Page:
Rukhmabai Raut is one of the first practising female doctors in British India and was a pioneer of great change in the Hindu institution of marriage.
The greatest mark Rukhmabai has made upon history is giving Indian girls the right to consent in marriage.
Rukhmabai lost her father when she was 8 and was married off at 11 years of age to 19-year-old Dadaji Bhikaji. However, she continued to stay with her parents and finished her studies.
7 years later, Dadaji moved court asking his wife to stay with him. Rukhmabai refused to move in with her husband stating that a woman cannot be compelled to stay in a wedlock when she is not interested.
She was perhaps the first Hindu woman to have challenged the notions of marriage, not accepting it just as a sacred practice, recognising the need of the bride's consent.
The case went on for 3 years and caused a stir both in England and in India. Eventually, Dadaji won, but Rukhmabai chose to go to jail instead!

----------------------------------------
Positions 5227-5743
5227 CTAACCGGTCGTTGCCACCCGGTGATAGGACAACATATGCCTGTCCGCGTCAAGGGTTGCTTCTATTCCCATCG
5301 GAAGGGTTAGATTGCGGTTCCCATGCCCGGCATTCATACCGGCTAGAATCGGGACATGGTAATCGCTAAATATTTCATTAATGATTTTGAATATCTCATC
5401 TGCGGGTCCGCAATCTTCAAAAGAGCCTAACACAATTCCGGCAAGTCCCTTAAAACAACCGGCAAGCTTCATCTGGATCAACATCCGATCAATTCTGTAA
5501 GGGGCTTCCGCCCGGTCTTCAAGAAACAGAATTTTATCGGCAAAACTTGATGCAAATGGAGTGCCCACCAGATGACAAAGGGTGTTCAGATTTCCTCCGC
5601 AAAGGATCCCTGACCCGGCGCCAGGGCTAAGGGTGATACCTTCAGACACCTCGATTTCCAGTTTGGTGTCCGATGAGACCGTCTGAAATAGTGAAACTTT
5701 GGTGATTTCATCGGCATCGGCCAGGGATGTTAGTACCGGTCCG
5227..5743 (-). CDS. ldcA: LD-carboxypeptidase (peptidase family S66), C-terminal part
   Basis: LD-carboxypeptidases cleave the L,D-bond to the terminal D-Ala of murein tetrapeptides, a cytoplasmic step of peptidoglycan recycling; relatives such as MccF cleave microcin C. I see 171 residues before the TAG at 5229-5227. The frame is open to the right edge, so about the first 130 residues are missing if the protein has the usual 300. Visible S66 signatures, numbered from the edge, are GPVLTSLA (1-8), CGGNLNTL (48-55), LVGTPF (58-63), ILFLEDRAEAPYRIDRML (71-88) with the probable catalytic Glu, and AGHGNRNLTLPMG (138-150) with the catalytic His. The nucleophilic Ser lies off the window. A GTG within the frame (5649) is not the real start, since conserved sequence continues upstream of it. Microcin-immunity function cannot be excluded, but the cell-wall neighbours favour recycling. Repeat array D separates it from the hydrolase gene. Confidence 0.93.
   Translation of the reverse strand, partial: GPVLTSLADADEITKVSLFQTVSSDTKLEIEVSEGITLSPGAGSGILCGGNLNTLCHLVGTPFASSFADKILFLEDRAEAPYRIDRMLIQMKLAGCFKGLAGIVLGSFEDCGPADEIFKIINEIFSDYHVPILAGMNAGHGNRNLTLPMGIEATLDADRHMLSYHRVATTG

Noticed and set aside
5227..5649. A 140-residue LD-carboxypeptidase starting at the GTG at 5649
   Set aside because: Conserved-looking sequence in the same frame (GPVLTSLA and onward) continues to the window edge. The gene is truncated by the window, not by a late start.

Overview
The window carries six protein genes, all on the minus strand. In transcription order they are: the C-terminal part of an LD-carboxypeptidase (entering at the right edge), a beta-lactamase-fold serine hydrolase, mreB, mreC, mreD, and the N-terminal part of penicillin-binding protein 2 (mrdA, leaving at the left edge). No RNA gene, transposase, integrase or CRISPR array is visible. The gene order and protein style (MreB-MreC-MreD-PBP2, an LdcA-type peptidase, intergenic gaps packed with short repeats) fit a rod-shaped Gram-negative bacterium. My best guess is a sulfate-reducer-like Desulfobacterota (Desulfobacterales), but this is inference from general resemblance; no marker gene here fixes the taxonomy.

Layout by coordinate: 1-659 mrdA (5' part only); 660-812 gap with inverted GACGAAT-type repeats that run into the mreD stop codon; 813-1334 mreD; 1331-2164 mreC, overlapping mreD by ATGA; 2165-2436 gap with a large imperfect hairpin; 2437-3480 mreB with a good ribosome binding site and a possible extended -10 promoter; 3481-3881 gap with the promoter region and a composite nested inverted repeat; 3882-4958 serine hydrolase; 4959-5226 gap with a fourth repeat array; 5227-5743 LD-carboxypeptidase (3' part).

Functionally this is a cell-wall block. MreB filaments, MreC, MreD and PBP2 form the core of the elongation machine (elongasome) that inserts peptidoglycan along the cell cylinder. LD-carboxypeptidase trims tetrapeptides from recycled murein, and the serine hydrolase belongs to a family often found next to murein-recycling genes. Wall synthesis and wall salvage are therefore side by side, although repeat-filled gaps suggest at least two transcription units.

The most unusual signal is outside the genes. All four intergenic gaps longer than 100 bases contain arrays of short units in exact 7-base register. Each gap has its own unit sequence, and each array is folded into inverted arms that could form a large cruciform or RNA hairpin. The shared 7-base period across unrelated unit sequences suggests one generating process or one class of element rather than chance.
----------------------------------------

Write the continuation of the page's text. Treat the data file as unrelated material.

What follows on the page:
The verdict was subsequently overruled by Queen Victoria. This prompted the government to bring the Age of Consent Act, 1891, despite opposition from conservative Indians.
It was due to her that the consent of females in the marriage started to be taken seriously and finally Age of Consent Act was passed in 1891.
Even after this, it took our society 68 years to realise the idea behind Rukhmabai's defiance and the Hindu Marriage Act was passed in 1955 which recognises the need for consent of both the parties as the binding principle in a conjugal relationship.
Today, Google is honouring this ferrocious, brave lady on her 153rd birth anniversary.
A Marathi movie has also been made on her life titled Doctor Rukhmabai.